7. Biocompatibility Risk Assessment Report for MemoryGel Breast Implant Product Family 100501884, Rev. 4, 1/4/2020.

8. Wixtrom, R. Silicone Breast Implants and Platinum. American Society of Plastic Surgeons. 2007; Volume 120, Number 7 Supplement 1: 121, para.4. 8.2. FDA, FDA Backgrounder on Platinum in Silicone Breast, 2018. Available from: Implants.https://www.fda.gov/medical‐ devices/breast‐implants/fda‐ backgrounder‐platinum‐silicone‐breast‐ implants [Accessed 04 January 2021].

9. FDA, Breast Implants. Available from: https://www.fda.gov/medical-devices/implants-and-prosthetics/breast-implants Accessed on: 2nd July 2021.

References

Important Safety Information:

The MENTOR® Collection of Breast Implants are indicated for breast reconstruction and breast augmentation - in women who are at least 18 years old for MENTOR® MemoryGel® Breast Implants, MENTOR® CPGTM Breast Implants, or MENTOR® Saline Breast Implants.

Breast implant surgery should not be performed in women:

  • With active infection anywhere in their body
  • With existing cancer or pre-cancer of their breast who have not received adequate treatment for those conditions
  • Who are currently pregnant or nursing

Safety and effectiveness have not been established in patients with autoimmune diseases (for example lupus and scleroderma), a weakened immune system, conditions that interfere with wound healing and blood clotting, or reduced blood supply to breast tissue. Patients with a diagnosis of depression, or other mental health disorders, should wait until resolution or stabilization of these conditions prior to undergoing breast implantation surgery.

There are risks associated with breast implant surgery. You should be aware that breast implants are not lifetime devices and breast implantation may not be a one-time surgery. The chance of developing complications increases over time. You may need additional unplanned surgeries on your breasts because of complications or unacceptable cosmetic outcomes. Many of the changes to your breast following implantation are irreversible (cannot be undone) and breast implants may affect your ability to breastfeed, either by reducing or eliminating milk production.

Breast implants are not lifetime devices and breast implantation may not be a one-time surgery. The most common complications for breast augmentation with MemoryGel® Implants include any reoperation, capsular contracture, nipple sensation changes, and implant removal with or without replacement. The most common complications with CPGTM Breast Implants for breast augmentation include reoperation for any reason, implant removal with or without replacement, and ptosis. A lower risk of complication is rupture. The health consequences of a ruptured silicone gel breast implant have not been fully established. MRI screenings are recommended three years after initial implant surgery and then every two years after to detect silent rupture. Breast implants are also associated with the risk of breast implant-associated anaplastic large cell lymphoma (BIA-ALCL), an uncommon type of lymphoma. An individual's risk of developing BIA-ALCL with MENTOR® Breast Implants is low based on the data currently available on the incidence of worldwide cases.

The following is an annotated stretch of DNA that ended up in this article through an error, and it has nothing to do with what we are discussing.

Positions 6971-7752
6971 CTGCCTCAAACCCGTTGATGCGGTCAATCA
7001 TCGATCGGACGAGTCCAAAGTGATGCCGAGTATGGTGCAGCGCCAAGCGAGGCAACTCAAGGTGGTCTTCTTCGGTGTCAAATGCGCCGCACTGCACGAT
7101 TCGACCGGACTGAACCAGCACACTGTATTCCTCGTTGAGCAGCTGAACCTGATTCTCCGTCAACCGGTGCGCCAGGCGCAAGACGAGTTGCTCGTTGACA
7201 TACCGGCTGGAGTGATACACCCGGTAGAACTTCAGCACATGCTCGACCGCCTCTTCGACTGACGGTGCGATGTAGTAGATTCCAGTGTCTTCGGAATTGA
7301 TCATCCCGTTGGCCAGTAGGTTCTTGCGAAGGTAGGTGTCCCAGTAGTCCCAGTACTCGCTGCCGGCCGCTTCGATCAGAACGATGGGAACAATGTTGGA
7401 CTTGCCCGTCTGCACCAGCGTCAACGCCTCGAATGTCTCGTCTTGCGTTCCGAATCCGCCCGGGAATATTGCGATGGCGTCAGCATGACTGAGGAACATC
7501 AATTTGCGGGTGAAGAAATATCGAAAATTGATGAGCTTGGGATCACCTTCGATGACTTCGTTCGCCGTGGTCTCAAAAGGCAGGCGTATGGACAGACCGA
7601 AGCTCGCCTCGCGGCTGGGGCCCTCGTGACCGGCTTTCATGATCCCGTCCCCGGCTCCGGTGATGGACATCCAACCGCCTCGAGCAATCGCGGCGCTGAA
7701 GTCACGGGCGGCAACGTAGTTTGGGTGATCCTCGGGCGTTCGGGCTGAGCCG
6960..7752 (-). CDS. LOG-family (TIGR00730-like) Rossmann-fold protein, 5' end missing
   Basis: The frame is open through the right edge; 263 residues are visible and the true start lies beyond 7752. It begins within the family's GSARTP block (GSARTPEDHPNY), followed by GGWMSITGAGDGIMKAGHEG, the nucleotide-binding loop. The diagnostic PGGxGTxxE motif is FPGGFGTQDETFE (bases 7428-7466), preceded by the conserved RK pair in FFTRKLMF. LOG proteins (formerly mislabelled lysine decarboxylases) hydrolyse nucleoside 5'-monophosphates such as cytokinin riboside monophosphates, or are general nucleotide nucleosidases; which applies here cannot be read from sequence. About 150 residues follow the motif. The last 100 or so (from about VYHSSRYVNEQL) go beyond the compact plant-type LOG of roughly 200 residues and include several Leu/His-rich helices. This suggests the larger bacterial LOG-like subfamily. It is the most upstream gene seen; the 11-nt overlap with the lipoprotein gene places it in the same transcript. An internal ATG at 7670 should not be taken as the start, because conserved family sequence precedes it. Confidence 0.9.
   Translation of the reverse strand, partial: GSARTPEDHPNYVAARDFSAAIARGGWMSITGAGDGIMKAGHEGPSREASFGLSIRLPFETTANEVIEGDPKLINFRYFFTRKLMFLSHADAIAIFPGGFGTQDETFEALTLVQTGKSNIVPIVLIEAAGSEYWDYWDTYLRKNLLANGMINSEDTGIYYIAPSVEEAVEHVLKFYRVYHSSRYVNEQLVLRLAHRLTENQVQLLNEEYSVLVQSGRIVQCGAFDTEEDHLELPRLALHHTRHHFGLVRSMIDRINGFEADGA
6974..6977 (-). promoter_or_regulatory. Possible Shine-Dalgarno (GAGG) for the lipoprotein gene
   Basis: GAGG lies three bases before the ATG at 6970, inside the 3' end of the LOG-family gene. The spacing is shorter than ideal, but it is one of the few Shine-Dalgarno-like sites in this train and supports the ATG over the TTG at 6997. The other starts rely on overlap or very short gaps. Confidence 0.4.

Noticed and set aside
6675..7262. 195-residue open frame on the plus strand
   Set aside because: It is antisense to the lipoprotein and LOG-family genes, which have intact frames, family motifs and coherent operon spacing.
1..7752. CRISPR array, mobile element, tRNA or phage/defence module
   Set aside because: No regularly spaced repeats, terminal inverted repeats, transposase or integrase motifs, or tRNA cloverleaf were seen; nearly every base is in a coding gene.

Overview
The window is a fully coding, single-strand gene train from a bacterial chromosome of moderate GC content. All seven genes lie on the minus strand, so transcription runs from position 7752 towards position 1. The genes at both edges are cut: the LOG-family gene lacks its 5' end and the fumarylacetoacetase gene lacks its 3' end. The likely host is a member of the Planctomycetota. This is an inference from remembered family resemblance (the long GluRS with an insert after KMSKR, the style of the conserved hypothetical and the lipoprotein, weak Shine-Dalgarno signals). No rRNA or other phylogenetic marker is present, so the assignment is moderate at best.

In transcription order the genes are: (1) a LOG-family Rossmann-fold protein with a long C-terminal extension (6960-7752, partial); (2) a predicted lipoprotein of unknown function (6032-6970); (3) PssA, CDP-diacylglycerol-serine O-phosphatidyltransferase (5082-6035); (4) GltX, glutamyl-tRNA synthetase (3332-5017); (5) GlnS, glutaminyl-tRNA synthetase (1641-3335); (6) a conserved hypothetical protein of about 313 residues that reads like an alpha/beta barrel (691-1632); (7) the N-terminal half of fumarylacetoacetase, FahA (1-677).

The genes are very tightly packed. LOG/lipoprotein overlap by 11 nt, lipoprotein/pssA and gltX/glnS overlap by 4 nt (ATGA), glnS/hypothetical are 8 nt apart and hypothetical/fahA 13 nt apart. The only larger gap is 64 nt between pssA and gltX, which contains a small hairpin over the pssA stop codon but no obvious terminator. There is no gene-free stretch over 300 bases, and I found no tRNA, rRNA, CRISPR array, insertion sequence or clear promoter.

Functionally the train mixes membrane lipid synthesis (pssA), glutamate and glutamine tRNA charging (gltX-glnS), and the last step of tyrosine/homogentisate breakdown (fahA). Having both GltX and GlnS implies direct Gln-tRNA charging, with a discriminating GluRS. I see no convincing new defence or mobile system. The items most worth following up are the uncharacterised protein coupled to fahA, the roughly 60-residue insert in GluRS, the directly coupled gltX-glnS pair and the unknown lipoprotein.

Detailed information regarding the risks and benefits associated with MENTOR® Breast Implants is provided in several educational brochures, including the ‘Important Information for Woman Considering Breast Implants’ brochure, and the ‘Making an Informed Decision’ brochure. These brochures are available from your surgeon or visit https://breastimplantsbymentor.net/safety/mentor-safety. It is important that you read and understand these brochures when considering MENTOR® Breast Implants.

MENTOR® CONTOUR PROFILETM Breast Tissue Expanders are used for breast reconstruction after mastectomy, correction of an underdeveloped breast, scar revision, and tissue defect procedures. These expanders are intended for temporary subcutaneous or submuscular implantation; they should be used within a time frame determined by the physician to achieve the clinically desired degree of tissue expansion.

DO NOT use the MENTOR® CONTOUR PROFILETM Tissue Expander in patients that have a previously implanted device such as pacemakers, drug infusion devices, artificial sensing devices, etc. that could be affected by a magnetic field. Mentor has not tested the effects of radiation therapy with the MENTOR® CONTOUR PROFILETM Expander devices. The incidence of extrusion of the expander has been shown to increase when the expander has been placed in injured areas: scarred, heavily irradiated or burned tissue, crushed bone areas, where severe surgical reduction of the area has previously been performed; and where steroids are used in the surgical pocket. Detailed information about indications, contraindications, warnings, and precautions associated with the use of MENTOR® CONTOUR PROFILETM Expanders are provided in the Instructions for Use (IFU) available online at www.mentorwwllc.eu

The third-party trademarks used herein are the trademarks of the respective owners.
This publication is not intended for distribution outside of the EMEA region.

References

All links to external website links are being provided as a convenience and for informational purposes only, Johnson & Johnson Medical Devices bears no responsibility for the accuracy, legality or content of the external site or for that of subsequent links. Contact the external site for answers to questions regarding its content.